## Stream: new members

### Topic: trivial topology

#### Jia Ming (Oct 21 2020 at 13:29):

Hello, this is another easy exercise that I got stuck on. Any hints on solving the sorry? It boils down to doing cases on S ⊆ {∅, univ} I think, but I don't know how to go about it in Lean.

import tactic
open set

structure topology :=
(X : Type)
(τ : set (set X))
(has_univ : univ ∈ τ)
(has_sUnion : ∀ S ⊆ τ, ⋃₀ S ∈ τ)
(has_inter : ∀ U₁ U₂ ∈ τ, U₁ ∩ U₂ ∈ τ)

def trivial_topology : topology :=
{ X := ℚ,
τ := {∅, univ},
has_univ := by simp,
has_sUnion := sorry,
has_inter := by finish }


#### Reid Barton (Oct 21 2020 at 13:36):

This might be considered overkill but I think I would first prove a lemma like s ∈ {∅, univ} <-> \ex p, (\all x, (x ∈ s) <-> p)

#### Andreas Steiger (Oct 21 2020 at 13:43):

I'd probably use a structure like  has_sUnion := by { rintros S hs, by_cases univ ∈ S, sorry },

#### Jia Ming (Oct 21 2020 at 13:50):

Reid Barton said:

This might be considered overkill but I think I would first prove a lemma like s ∈ {∅, univ} <-> \ex p, (\all x, (x ∈ s) <-> p)

Did you mean s ⊆ {∅, univ} <-> \ex p, (\all x, (x ∈ s) <-> p)? Cuz it doesn't check out haha

No

#### Jia Ming (Oct 21 2020 at 13:53):

Andreas Steiger said:

I'd probably use a structure like  has_sUnion := by { rintros S hs, by_cases univ ∈ S, sorry },

I got as far as

  has_sUnion := begin
intros S hS,
by_cases h₁ : S = ∅, simp * at *,
by_cases h₂ : S = {∅}, simp * at *,
by_cases h₃ : S = {univ}, simp * at *,
by_cases h₄ : S = {∅, univ}, simp * at *,
exfalso,
sorry,
end,


left with the goal, which seems sooo close. but im completely lost

S : set (set ℚ),
hS : S ⊆ {∅, univ},
h₁ : ¬S = ∅,
h₂ : ¬S = {∅},
h₃ : ¬S = {univ},
h₄ : ¬S = {∅, univ}
⊢ false


#### Kevin Buzzard (Oct 21 2020 at 13:57):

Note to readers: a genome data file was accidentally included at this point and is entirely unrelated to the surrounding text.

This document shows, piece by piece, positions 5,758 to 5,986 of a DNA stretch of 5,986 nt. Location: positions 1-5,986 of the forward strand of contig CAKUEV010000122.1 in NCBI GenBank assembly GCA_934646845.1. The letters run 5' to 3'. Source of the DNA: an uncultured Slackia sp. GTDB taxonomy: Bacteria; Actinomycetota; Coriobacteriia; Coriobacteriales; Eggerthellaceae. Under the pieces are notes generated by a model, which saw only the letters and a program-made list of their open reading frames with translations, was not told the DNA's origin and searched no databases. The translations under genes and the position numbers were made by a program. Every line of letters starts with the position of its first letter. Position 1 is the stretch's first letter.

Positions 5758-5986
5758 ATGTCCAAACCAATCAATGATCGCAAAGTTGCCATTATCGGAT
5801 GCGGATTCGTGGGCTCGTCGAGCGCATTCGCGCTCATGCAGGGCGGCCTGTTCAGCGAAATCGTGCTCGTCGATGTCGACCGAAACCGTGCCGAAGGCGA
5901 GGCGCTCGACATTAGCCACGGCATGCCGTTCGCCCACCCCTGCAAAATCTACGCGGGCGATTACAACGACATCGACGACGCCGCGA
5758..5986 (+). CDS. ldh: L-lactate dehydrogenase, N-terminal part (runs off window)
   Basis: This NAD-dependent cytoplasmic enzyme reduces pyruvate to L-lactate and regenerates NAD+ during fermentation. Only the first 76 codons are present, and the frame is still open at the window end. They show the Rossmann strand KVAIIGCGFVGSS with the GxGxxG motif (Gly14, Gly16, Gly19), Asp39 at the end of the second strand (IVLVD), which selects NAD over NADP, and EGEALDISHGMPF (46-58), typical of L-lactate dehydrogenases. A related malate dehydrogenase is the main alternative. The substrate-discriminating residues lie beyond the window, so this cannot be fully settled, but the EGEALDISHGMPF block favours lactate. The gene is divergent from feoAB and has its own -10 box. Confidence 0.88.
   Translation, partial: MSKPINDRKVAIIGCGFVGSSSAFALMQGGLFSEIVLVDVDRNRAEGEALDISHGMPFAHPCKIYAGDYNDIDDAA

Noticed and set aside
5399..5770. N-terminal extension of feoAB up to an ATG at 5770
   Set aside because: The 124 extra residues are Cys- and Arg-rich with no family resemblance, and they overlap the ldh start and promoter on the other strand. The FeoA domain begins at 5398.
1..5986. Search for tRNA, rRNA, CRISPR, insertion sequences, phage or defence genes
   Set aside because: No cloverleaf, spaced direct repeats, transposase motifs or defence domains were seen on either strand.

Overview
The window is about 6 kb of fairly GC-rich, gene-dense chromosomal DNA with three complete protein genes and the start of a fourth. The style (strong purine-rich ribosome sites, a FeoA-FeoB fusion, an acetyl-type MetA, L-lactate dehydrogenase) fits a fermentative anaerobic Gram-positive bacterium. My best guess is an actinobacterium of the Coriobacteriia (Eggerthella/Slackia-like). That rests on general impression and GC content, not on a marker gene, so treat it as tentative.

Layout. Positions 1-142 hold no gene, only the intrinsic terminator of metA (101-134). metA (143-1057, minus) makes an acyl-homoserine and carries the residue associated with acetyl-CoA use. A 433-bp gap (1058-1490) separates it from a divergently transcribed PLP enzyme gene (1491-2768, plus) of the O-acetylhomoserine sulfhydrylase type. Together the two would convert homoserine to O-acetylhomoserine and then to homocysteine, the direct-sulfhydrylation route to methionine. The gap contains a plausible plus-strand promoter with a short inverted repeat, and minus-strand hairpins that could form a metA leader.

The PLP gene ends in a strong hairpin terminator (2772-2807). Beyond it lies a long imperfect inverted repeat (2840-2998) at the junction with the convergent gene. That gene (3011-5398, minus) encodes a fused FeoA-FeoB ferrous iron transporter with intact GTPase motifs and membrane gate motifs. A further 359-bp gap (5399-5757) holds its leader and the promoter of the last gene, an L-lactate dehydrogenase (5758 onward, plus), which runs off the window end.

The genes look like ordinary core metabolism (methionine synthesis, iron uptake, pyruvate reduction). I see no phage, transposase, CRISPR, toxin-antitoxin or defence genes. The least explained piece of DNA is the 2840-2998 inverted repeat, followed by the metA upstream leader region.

Reid is suggesting that an arbitrary union of subsets corresponding to constant predicates is also a subset corresponding to a constant predicate.

#### Andreas Steiger (Oct 21 2020 at 13:57):

Using by_cases you shouldn't need to do all 4, because every by_cases splits up in 2 anyway. If you do by_cases univ ∈ S, you get two goals: Prove the statement if univ \in S, and prove the statement if univ \notin S. These should suffice, no need to split up further.

#### Kevin Buzzard (Oct 21 2020 at 14:16):

import tactic

example (X : Type) (a b : X) (S : set X) (hS : S ⊆ {a, b}) :
S = ∅ ∨ S = {a} ∨ S = {b} ∨ S = {a,b} :=
begin
by_cases ha : a ∈ S;
by_cases hb : b ∈ S,
{ right, right, right,
ext x,
split, apply hS,
finish },
{ right, left,
ext x,
split,
{ intro hx,
specialize hS hx,
finish },
{ finish }
},
{ right, right, left,
ext x,
split,
{ intro hx,
specialize hS hx,
finish },
{ finish } },
{ left,
ext x,
split,
{ intro hx,
specialize hS hx,
finish },
{ finish } }
end


#### Kevin Buzzard (Oct 21 2020 at 14:18):

Of course it would be rather less fun doing this for a set of size 4. For some stuff like this there are tactics, e.g. tactic#fin_cases, but I'm not sure about this one.

#### Jia Ming (Oct 21 2020 at 14:23):

Omg this is awesome! Thank you all so much, now I got two ways to prove it!

Also, what I meant by 'couldn't check out' was I didn't know how to fix the error that lean kept giving. Turns out that it just couldn't guess the type of {∅, univ}, not that I doubted your lemma hahah no idea how you came up with it but it's amazing.

Last updated: May 06 2021 at 21:09 UTC